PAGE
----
“Peer led education is better than say something coming from the top down. Let the guys at the ground work up.” (Governor)
“Peer to peer ……. .and it was very successful when we did it the last time ……. using the volunteers, like we did the last time, we got a 78 % buy in because of that.” (Prison officer)
“They see us may be pulling the wool but if it came from themselves ……. we’d be able to get over that hurdle”. (Prison officer)
“They wouldn’t come up and talk to you (prison officer). They’d be asking about getting a blood test to each other. They wouldn’t come to you”. (Prison officer)
In -reach hepatology and fibroscanning services
The availability of in-reach hepatology and mobile elastography were seen as enablers to prisoner engagement in HCV care. The cost –effectiveness and staff saving benefits of in-reach services were viewed by the governor focus groups as a major benefit. The reduction of risk associated with prisoners having to attend hospital services was also noted. In-reach services and fibro-scanning were seen as increasing the awareness of the HCV disease among both prisoners and staff (Table 1).
“Anything that stops us going outside the main gate is good”. (Governor)
“The in reach - raises the awareness ...... raises the profile of the disease as a thing”. (Prison officer)
“Certainly, the awareness of the Hep C has gone up in the last couple of months with the fibroscanner ... I see more engagement with staff and prisoners”. (Governor)
This study provides a unique insight into governors’ and prison officers’ views on HCV screening and treatment in Irish prisons. Many of the themes identified in this research including: lack of knowledge, fear of treatment, concerns regarding confidentiality and stigma as barriers to HCV screening and treatment have been reported previously in the literature (Jones et al. 2014; Swan et al. 2010). As outlined above the majority of available qualitative literature published on the topic of HCV in prison is from the prisoners’ and health care staffs’ perspectives (Khaw et al. 2007; Yap et al. 2014). This study identified similar barriers from a security staff perspective and found an unexpected level of knowledge and understanding of this research topic. The focus group narratives demonstrate insight and empathy into the complexity of prisoners’ health needs and illustrates the struggle to provide health care to this group in an environment where prisoner and staff safety and security is paramount.
Participants identified lack of knowledge regarding HCV among prisoners as a concern. Health promotion is a key aspect of prison health care (Møller et al. 2007; Santora et al. 2014). Providing fact sheets on the management of chronic illnesses, including HCV, to prisoners is recommended by the WHO (Møller et al. 2007; WHO 2014). These should be at an appropriate literacy level and in different languages reflecting the demographic makeup of the prison population. Consideration should also be given to the use of video for prisoners with poor literacy skills (Møller et al. 2007). This study identified lack of knowledge about BBV among security staff as a concern. A number of studies have identified this previously with one evaluating training packages to address the issue (Dillon and Allwright 2005; Jack et al. 2017; Perrett et al. 2014). An e-learning package on blood-borne viruses (BBV) piloted in a Welsh prison improved staff understanding of BBV and the authors recommended that it be incorporated into prison staff training (Perrett et al. 2014). Improving knowledge on BBV among prison staff has the potential to alleviate fear among staff but also to reduce the stigma experienced by prisoners in relation to identification of their HCV/HIV status and history of IDU (WHO 2014). The importance of educating security staff about health problems affecting prisoners is a fundamental tenet underpinning prison healthcare (Møller et al. 2007). It is also important that all staff receive training on and understand the complex ethical issues associated with prison health care delivery including those linked to HCV screening and treatment (Allen and Aburabi 2016; Kelk 1999; Levy and Larney 2015; WHO 2014).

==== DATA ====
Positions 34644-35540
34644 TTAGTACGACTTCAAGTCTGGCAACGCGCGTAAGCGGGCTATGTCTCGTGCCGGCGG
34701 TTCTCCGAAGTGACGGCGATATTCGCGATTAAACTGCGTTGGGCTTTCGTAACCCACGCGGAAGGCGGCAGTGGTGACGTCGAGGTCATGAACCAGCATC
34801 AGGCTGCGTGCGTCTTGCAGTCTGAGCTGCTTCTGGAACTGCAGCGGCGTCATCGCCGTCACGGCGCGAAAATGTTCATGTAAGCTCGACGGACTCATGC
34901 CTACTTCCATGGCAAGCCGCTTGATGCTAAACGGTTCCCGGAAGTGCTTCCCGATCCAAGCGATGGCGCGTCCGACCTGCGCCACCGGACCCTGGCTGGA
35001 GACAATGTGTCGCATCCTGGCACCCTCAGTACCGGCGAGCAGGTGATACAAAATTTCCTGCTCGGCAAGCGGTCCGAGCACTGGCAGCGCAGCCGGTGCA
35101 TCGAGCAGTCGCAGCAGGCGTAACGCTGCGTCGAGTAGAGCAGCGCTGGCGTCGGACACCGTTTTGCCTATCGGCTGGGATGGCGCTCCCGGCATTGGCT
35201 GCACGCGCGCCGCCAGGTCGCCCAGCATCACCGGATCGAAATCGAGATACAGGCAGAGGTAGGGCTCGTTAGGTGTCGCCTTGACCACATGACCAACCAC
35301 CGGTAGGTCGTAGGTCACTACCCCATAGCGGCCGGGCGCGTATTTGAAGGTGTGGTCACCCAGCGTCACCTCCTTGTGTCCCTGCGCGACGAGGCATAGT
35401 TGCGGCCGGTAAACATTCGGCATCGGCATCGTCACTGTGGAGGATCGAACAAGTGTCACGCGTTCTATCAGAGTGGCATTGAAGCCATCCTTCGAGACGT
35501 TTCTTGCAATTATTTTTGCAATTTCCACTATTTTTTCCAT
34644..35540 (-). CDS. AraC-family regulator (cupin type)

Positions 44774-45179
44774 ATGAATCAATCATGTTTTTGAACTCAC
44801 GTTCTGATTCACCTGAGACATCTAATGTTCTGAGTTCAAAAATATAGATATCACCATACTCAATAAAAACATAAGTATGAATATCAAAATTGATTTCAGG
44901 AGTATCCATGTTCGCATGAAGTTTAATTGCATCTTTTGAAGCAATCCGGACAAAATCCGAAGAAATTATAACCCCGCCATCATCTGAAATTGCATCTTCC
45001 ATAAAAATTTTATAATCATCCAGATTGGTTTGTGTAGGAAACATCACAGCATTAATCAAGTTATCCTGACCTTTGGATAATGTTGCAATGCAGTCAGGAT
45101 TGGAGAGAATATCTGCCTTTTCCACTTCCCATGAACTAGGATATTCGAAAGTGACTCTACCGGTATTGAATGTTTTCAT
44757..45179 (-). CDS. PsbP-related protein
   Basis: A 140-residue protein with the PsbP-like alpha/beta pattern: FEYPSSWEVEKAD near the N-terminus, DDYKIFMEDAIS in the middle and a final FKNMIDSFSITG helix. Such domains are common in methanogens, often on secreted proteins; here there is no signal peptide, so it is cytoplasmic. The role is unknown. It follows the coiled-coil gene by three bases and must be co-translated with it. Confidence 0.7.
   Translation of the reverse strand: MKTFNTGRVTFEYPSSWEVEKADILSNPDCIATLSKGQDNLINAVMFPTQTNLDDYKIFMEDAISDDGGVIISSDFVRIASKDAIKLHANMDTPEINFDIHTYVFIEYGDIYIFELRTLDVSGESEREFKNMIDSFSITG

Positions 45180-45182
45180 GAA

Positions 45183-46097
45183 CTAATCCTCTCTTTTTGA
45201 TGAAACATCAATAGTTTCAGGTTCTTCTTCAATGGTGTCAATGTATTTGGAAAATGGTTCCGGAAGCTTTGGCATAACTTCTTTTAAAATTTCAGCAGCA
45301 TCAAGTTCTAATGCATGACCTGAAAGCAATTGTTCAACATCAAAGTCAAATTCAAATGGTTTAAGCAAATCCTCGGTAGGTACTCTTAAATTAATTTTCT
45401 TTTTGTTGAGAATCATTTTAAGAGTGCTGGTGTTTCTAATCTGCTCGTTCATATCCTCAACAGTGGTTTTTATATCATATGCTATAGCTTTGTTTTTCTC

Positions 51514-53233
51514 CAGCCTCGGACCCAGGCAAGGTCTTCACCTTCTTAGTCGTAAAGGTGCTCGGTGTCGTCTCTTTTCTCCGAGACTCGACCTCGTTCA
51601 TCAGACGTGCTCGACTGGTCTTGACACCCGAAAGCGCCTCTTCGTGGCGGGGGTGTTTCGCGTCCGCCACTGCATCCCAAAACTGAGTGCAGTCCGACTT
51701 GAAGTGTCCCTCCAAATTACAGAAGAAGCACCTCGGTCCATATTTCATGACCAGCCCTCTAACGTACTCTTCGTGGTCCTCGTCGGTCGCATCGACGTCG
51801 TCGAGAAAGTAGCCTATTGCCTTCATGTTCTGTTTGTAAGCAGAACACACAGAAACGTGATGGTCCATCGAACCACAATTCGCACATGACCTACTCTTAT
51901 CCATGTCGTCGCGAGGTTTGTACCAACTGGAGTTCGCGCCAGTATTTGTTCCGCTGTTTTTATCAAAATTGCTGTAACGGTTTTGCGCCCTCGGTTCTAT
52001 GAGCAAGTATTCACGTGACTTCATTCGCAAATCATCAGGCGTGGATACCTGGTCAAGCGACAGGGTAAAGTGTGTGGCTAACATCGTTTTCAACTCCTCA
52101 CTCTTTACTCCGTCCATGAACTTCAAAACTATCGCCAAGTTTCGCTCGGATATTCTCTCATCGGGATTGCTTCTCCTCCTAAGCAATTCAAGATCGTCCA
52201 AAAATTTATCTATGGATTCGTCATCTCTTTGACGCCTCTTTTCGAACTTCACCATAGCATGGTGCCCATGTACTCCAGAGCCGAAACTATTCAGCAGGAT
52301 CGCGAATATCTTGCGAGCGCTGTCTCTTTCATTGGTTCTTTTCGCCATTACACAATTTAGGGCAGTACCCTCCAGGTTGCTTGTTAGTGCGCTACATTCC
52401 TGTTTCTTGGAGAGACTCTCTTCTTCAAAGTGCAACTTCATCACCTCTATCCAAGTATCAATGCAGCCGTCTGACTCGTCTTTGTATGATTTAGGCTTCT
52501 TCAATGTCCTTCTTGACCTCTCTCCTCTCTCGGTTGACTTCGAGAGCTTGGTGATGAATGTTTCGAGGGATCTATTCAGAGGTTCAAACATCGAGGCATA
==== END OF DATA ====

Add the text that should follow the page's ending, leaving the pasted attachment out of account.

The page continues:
The issue of stigma experienced by PWID, prisoners and HCV infected people as a barrier to engagement in health services is commonly reported in the literature (Ford and Bressan 2014; Golden et al. 2006; Swan et al. 2010; Yap et al. 2014). HCV infected prisoners are some of the most marginalised people and their fear and experience of stigma impacts negatively on their engagement with medical services (Fazel and Baillargeon 2011). Stigma that is experienced is closely linked with concerns regarding confidentiality. Security staff in Irish prisons identified this concern as a major block to prisoner engagement in HCV care and provided insights into the complexity of the issue. Maintaining medical confidentiality in prisons is problematic and can often be broken by the types of services that prisoners engage with while incarcerated (Allen and Aburabi 2016). Prisoners attending OST services will be identified as drug users and those attending HIV/HCV in-reach services will have their BBV status declared. Integrating HCV treatment into the prison primary care system has the potential to reduce stigma and protect medical confidentiality (Read et al. 2017).